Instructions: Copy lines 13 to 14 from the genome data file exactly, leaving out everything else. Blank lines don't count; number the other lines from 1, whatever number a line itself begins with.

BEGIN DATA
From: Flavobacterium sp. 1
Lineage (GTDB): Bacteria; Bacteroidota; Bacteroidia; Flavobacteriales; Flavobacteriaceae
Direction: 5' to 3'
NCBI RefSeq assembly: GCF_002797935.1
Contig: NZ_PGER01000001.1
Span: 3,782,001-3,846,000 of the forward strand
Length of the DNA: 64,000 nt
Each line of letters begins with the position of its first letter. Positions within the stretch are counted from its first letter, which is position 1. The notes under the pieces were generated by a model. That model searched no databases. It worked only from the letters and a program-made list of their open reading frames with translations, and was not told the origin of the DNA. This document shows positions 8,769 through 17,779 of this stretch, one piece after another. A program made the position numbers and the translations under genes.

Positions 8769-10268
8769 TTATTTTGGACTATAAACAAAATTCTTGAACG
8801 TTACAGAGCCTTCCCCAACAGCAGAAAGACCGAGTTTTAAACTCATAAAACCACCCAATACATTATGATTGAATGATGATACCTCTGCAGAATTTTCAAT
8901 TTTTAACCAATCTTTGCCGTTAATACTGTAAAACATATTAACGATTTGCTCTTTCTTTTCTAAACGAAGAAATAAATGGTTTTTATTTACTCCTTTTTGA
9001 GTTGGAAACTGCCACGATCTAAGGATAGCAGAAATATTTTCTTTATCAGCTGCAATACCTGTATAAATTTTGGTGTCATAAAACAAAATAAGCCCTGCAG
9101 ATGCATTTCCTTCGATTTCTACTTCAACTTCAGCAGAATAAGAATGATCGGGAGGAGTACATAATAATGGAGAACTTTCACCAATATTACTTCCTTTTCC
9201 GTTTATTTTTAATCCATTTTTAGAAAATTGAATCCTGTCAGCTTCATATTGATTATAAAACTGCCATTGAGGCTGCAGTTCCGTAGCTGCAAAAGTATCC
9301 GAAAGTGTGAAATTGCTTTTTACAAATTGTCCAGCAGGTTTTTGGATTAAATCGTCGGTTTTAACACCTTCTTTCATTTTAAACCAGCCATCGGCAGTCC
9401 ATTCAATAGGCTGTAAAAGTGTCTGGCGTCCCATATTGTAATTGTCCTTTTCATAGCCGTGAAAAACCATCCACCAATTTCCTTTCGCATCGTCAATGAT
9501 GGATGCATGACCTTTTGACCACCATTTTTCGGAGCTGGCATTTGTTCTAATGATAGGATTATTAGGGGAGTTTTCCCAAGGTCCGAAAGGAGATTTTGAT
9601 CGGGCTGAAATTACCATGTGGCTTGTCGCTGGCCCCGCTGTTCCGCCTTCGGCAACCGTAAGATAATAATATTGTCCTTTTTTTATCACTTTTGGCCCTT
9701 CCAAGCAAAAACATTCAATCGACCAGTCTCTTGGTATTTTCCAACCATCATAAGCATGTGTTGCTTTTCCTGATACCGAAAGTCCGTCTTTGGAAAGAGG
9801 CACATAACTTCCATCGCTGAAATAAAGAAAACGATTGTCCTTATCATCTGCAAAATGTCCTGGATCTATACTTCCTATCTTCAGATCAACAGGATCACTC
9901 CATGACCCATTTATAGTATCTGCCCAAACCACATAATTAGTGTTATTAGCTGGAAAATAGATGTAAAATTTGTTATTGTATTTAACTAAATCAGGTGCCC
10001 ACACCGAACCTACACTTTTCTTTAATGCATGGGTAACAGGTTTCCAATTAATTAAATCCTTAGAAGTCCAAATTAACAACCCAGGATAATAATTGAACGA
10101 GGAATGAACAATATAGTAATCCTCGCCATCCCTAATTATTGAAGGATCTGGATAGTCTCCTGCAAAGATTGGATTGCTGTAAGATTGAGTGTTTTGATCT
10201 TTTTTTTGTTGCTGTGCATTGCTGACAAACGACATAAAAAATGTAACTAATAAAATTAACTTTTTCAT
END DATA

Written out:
9001 GTTGGAAACTGCCACGATCTAAGGATAGCAGAAATATTTTCTTTATCAGCTGCAATACCTGTATAAATTTTGGTGTCATAAAACAAAATAAGCCCTGCAG
9101 ATGCATTTCCTTCGATTTCTACTTCAACTTCAGCAGAATAAGAATGATCGGGAGGAGTACATAATAATGGAGAACTTTCACCAATATTACTTCCTTTTCC